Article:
Posted on Tue, Mar. 27, 2012
last updated: March 28, 2012 02:13:13 PM
WASHINGTON — Americans are increasingly optimistic about the economy, but they're feeling strained by rising gasoline prices, according to a new McClatchy-Marist poll.
A slim plurality believes the worst of the nation's economic woes are over, more than a third expect their personal family finances to get better over the next year — the highest rate since June 2010 — and the number of Americans who believe the U.S. is now in a recession is at its lowest point since Marist began tracking the question in May 2008.
"Most of the indicators show a slow but clearly growing sense of optimism," said Lee Miringoff, the director of the Marist College Institute for Public Opinion, which conducted the poll.
But, he added, the spike in gas prices threatens to derail some of the gains.
More than three out of four surveyed — 77 percent — said that the higher cost of gasoline had put at least a "moderate amount" of strain on their family budget. Thirty-seven percent said the costs had put a "great deal" of strain on family finances. And more than half — 53 percent — said that they had changed their driving habits as a result.
Miringoff noted that the numbers are reflected in the current political battle, with Republicans looking to blame President Barack Obama for the soaring cost of energy. Obama, whose political fortunes could be threatened by the prices at the pump, launched a two-day, four-state tour last week to tout his energy policy in the face of the GOP attacks.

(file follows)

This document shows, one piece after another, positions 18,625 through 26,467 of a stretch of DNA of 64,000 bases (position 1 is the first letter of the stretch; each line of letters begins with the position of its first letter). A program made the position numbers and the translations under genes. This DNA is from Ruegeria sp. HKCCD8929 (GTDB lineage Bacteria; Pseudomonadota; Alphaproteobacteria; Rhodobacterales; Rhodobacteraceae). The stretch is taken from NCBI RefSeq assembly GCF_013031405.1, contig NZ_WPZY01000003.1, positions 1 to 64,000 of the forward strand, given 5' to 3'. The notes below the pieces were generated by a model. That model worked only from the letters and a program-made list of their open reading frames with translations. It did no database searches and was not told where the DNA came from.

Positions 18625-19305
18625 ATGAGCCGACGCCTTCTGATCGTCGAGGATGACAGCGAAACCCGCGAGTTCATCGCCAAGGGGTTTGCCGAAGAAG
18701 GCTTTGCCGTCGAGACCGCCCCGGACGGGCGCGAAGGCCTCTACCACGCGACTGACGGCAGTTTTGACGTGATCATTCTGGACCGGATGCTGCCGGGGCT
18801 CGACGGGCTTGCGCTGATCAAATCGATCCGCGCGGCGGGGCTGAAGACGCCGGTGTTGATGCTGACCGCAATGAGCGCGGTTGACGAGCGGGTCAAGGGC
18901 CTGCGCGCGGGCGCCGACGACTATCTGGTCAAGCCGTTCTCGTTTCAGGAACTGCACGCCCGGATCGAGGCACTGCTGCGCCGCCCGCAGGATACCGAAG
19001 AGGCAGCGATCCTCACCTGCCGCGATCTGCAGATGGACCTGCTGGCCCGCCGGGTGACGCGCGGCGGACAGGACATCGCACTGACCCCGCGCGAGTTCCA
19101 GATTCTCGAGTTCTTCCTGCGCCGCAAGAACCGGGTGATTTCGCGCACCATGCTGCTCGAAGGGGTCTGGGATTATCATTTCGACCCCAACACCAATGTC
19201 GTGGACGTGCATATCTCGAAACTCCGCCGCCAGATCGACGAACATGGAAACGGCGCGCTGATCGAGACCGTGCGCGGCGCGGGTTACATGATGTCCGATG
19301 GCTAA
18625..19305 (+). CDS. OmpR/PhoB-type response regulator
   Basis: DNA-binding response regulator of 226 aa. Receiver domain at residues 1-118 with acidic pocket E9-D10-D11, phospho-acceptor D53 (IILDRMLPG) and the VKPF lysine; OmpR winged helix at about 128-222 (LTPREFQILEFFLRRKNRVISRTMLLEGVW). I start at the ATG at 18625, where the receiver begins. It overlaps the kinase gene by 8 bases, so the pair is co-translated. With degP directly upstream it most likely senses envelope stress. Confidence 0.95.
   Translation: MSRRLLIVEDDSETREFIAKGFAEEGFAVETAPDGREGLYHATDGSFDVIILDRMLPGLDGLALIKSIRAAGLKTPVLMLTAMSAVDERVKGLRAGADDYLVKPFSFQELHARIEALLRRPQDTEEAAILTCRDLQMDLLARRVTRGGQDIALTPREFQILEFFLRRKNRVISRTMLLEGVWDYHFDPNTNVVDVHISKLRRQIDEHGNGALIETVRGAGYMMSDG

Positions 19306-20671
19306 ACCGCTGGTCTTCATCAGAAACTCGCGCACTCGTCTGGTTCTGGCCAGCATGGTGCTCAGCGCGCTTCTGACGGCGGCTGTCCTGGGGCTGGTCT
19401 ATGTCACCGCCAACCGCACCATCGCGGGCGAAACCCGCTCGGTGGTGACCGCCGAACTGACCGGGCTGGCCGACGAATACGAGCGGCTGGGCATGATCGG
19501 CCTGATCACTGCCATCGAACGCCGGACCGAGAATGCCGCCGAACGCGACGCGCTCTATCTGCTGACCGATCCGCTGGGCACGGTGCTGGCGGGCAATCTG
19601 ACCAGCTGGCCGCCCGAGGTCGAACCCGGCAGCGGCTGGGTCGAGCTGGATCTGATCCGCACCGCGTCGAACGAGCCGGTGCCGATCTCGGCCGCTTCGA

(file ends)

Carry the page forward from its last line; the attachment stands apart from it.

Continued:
"You can tell from the campaign back and forth what people are telling them," Miringoff said. "This is what the campaigns are seeing in their numbers."
But the poll suggests the discontent isn't as steep as it was in April 2008, when gas prices jumped to a then high of $3.50 a gallon. The Marist poll at the time found that 82 percent of respondents said that gas prices were putting at least a moderate strain on their finances.
"Clearly it's a financial hardship for a lot of people, but the picture isn't as bleak," Miringoff said. "They feel less strapped than four years ago. Not good, but not as bad."
That's reflected in the drop in pessimism over the U.S. economy. Forty-nine percent believe the worst is behind when it comes to the U.S. economy, while 45 percent believe the worst is yet to come. But that's the lowest number since January 2011, when just 39 percent believed the worst was yet to come.
"For the plurality, the glass is now half full; it's been half empty for a long time," Miringoff said.
At the same time, however, 66 percent of adults believe the U.S. is still in a recession. Analysts have said the recession officially ended in June 2009, but the poll shows Americans aren't fully convinced.
"It's all pointing in the right direction, but it's not very convincing at this point," Miringoff said.
This survey of 1,080 adults was conducted last Tuesday through Thursday. Adults who live in the continental United States were interviewed by telephone. Telephone numbers were selected based on a list of telephone exchanges from throughout the nation. The exchanges were elected to ensure that each region was represented in proportion to its population. To increase coverage, this land-line sample was supplemented by respondents reached through random dialing of cellphone numbers. The two samples were then combined. Results are statistically significant within 3.0 percentage points. There were 846 registered voters. The results for this subset are statistically significant within 3.5 percentage points.
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